[beta] Learnings from developing a VueJS, Quasar, AWS Amplify (and Cognito) application

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This is a beta article. I write and extend this article as I develop an application in VueJS with Quasar and AWS Amplify (including Cognito). I hope, my learnings will already help some of you even without being a fully written article.

Tools used

  • VueJS — JavaScript framework
  • Quasar — Full frontend stack for web, mobile and desktop apps (based on VueJS)
  • AWS Amplify — Cloud infrastructure and services for hosting, CI, authentication … (a little like Google Firebase and Google Cloud)
  • AWS Cognito — User authentication

Why these tools?

You could argue about this for a lifetime. I simply arrived at these tools after trying out a lot of JS frameworks, UI libraries and infrastructure services. They work for me.

VueJS is an awesome JS frontend framework. Easier to learn and master than AngularJS, and also better standards than the fractured ReactJS community. It’s also been gaining in popularity for a long time.

Quasar does not only provide out-of-the-box UI elements in Material Design and iOS/macOS style, but allows to build a web application, Android (using Cordova) and iPhone app as well as desktop applications (using Electron) from the same codebase. Also supports PWA and SSR goodness from the start.

AWS Amplify (update: I don’t recommend this anymore — I use Serverless instead) packages Amazons AWS services into an easy(er) to us suite. AWS service have traditionally been a pain to configure and use — Amplify makes it significantly easier. It feels very much like Google Firebase to me, although Amazon has a much wider and maturer array of services. With Amplify we get Hosting (S3), Authentication (Cognito), API and more — start simple and progressively add the services you need.

AWS Cognito provides user management. Signing in, signing up, reset passwords, MFA, issue API tokens — all that is taken care of in a secure way. If you ever tried to manage giving out, refreshing and revoking JWT tokens for your API, you will appreciate Cognito!


As I learn more and more about this topic, I realize, that AWS Amplify is still not ready for productive use. It works well for toy projects and to get to results quickly; it also works well if you can stick with the defaults it provides. But once you encounter real world scenarios (like AppSync with an API backend instead of a DynamoDB or want to use existing Cognito user pools), Amplify is blocking you more than it helps. As an alternative I found the Serverless framework, which has a little steeper learning curve, but allows to do everything in in code (instead of using various tedious AWS web interfaces and hacking internal Amplify config files).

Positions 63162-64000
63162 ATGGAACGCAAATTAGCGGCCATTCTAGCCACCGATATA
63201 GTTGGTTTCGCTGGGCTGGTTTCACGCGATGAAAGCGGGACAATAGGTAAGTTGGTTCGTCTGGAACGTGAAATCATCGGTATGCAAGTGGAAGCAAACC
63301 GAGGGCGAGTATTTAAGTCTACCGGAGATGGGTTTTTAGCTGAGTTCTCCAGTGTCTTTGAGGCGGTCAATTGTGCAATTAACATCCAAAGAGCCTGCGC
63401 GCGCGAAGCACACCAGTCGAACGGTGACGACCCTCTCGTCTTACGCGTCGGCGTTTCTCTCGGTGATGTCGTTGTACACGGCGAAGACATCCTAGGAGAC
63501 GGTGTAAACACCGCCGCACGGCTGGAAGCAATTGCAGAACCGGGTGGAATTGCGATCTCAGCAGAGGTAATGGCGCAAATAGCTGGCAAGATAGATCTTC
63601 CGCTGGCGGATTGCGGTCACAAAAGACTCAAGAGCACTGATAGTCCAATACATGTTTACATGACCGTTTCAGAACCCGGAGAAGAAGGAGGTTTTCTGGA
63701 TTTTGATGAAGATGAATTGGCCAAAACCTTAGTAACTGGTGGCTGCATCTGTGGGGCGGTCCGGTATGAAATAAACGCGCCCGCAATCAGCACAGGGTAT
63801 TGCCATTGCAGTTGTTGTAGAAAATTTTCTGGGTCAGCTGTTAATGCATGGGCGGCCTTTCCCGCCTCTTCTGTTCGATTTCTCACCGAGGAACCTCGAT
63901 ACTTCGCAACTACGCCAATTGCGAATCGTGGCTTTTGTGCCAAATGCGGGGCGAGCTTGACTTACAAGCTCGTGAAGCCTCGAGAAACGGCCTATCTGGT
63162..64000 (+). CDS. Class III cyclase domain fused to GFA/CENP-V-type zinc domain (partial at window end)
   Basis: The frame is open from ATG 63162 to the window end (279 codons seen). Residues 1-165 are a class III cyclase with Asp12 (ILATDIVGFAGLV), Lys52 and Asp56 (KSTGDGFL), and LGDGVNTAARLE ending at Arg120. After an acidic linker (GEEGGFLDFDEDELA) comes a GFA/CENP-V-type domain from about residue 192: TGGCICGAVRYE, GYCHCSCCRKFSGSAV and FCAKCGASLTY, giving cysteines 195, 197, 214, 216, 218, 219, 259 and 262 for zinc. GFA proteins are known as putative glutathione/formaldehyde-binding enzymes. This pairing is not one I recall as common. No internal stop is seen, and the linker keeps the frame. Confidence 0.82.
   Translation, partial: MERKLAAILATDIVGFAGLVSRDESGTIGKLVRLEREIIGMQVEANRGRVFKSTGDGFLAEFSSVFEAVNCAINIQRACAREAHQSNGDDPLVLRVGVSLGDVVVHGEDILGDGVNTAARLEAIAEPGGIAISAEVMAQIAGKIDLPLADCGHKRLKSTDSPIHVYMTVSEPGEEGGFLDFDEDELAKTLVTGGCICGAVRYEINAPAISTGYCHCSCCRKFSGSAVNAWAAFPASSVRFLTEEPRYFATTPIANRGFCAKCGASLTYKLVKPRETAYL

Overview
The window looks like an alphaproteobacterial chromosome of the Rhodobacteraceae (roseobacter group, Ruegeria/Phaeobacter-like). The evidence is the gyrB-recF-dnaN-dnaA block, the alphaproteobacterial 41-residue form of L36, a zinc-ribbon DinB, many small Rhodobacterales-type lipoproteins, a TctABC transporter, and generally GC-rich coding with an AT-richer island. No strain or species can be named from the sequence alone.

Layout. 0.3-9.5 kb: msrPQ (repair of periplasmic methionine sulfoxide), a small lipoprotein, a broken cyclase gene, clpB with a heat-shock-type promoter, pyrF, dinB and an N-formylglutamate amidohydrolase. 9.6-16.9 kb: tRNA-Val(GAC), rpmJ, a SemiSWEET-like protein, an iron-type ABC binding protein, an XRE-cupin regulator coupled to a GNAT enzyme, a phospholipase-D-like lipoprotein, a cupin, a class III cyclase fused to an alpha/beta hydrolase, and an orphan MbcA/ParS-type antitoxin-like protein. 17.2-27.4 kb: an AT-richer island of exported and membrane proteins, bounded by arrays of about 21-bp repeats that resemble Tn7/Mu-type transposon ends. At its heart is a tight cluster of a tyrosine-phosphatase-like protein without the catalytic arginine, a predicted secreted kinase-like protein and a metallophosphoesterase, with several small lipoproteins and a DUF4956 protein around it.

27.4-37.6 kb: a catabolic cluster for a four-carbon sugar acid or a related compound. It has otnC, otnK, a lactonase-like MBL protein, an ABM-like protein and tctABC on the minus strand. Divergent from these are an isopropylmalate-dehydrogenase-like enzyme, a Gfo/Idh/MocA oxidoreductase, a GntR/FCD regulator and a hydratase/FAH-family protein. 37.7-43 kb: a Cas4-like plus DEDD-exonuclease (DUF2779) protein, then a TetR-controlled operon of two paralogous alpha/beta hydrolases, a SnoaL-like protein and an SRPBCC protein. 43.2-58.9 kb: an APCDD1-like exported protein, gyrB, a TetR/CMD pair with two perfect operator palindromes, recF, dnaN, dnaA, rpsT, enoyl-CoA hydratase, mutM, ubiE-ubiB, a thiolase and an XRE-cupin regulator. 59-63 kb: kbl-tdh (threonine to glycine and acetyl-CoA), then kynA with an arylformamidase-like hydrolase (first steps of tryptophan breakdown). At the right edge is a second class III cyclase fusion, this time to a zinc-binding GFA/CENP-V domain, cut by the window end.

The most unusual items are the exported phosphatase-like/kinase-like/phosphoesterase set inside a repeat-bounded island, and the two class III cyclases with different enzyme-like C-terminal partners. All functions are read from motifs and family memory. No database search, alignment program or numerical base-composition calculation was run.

To use multiple environments in Serverless (development, staging, production), use self-referencing variables.

AWS Amplify

Update: I moved away from Amplify after trying to use it in real life for quite some time! See “Serverless” above for my currently recommended alternative.

User pools and identity pools

  • Cannot set “email as login” with Amplify CLI => have to do it manually
  • Create a userpool & identitypool.
  • Create a client app for userpool. Make sure to NOT sign userpool (uncheck box), as this will not work with JS.
  • Link the same client app id to the identitypool. (https://forums.aws.amazon.com/thread.jspa?threadID=250632). For this you have to edit the identitypool on the AWS console and add your client app id under “authentication providers” — you can add multiple app client ids here.
  • Add userpool and identitypool data to aws-exports.js for configuration
  • To be able to read custom attributes from your client, you need to explicitly allow read access to each one in the details of your “app client” in the Cognito console.

Cognito (general)

  • vue components (aws-amplify-vue) do not work. The authentication component for Cognito seems to have some missing dependencies and you cannot sign up. So you have to do it yourself via the Cognito API
  • When creating a new user in a userpool, you can set a temp password and then let the user pick a password. On first login you will receive a “challenge” => you should then show another form where they can enter their password. See https://aws-amplify.github.io/docs/js/authentication#sign-in for how the API works. It’s simpler than it sounds.
  • If a user’s email has not yet been validated (i.e. after you change a user’s email address), the Cognito API will return “User not found” until the email is verified! For the API it seems as though the user was not there, but she is there, just without email_verified set to false. So if you update the user’s email address via admin_set_user_attributes, also include the “email_verified” field and set it to “true”.

Cognito user migration

  • Migration can be done with a lambda function triggered by the Cognito user pool
  • To trigger the migration lambda, you have to use USER_PASSWORD_AUTH . This needs to be set in your client when configuring your Amplify instance AND also in the settings of the client in the Cognito web console. See https://stackoverflow.com/questions/52664612/cognito-user-migration-trigger-not-firing